|Old cars left to nature's care near Beauséjour. Photo: ©2013 Alexandra Lucas|
|Into the deep autumn woods along the Brokenhead River. Photo: ©2008 Alexandra Lucas|
Is it really that cold in the winter? Are the summers warm?
Yes, it can be cold. The record low is -52°F, without windchill, but an average winter day isn't that frigid. For anyone who has not experienced frozen nostrils, it can be a little disconcerting at first but it won't stop you enjoying the outdoors. The summers are very warm and temperatures climbed to over 100°F one year but that was usual. Nearby beaches are a favourite weekend destination for many in the area, including those from the 'Peg. It's only about an hour's drive from the city.
So what brought people here?
|Credit: Library and Archives Canada/C-006605|
The years from 1890 to 1910 saw many immigrants arrive from Eastern Europe, the area referred to at that time as the Austrian Empire and what we know today as Poland, Germany, and Ukraine. Jewish settlers arrived from Galicia and Bukovina. They were granted homesteads through the Dominion Lands Act (1872), usually 160 acres for a fee of $10, and they would be awarded a Land Patent after certain improvements had been made within a specified time period. Within three years they had to clear from 15 to 50 acres of land, build a residence, and plant from 10 to 30 acres of crops with what they managed to bring with them in wooden trunks from the old country. Given the climate, it meant very hard work. Home was often a sod-covered hole in the ground until the land was cleared and planted. Did I mention the hordes of mosquitoes? After all this work in very little time and with two witnesses to testify to its completion, they could then apply for the Land Patent. That's how this community was built. The photo at right shows Galician settlers in a community to the south.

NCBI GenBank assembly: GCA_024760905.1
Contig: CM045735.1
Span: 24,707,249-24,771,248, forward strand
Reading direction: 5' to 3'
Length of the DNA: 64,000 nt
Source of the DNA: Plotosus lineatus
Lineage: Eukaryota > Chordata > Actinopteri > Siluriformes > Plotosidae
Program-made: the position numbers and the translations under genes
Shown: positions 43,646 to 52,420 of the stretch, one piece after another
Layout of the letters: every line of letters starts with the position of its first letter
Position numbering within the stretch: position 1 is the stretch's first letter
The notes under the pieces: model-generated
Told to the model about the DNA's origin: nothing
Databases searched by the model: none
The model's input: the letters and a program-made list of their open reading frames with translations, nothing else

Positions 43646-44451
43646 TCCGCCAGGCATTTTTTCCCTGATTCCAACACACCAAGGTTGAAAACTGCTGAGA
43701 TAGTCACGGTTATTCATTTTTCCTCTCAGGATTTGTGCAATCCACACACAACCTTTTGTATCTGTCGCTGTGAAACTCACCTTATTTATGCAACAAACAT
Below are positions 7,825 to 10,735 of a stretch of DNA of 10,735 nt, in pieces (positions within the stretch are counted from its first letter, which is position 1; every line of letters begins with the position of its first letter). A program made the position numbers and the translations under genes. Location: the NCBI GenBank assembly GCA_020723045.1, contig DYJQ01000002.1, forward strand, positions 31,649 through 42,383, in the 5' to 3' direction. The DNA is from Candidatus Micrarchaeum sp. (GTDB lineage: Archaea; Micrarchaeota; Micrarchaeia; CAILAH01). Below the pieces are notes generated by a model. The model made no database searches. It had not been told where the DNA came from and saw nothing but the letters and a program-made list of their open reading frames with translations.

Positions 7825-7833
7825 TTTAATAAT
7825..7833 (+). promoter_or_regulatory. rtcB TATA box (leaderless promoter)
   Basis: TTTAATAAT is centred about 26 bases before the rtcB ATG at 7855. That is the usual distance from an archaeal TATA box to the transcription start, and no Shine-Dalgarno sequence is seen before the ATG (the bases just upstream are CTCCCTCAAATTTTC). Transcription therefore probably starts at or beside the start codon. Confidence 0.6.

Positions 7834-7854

Beauséjour was home to the first glassworks in Western Canada, supplying bottles and containers made from the fine silica in the area. Its location is now a heritage site.
Agriculture and tourism are the cornerstones of the region's economy today. Its proximity to Whiteshell Park and cottage country make it an ideal getaway for a weekend. It's home to the Canadian Power Toboggan Championships, the Double B Rodeo, Shades of the Past Classic Car Show, and The Great Woods Music Festival. If you are looking for a more romantic weekend, try Getaways Romantic Retreat. Yes, they know how to have fun in the woods.
|Brokenhead River. Photo ©2008 Alexandra Lucas|
|After a day of hiking in woods, relax at Getaways Romantic Retreat. Photo ©2008 Alexandra Lucas|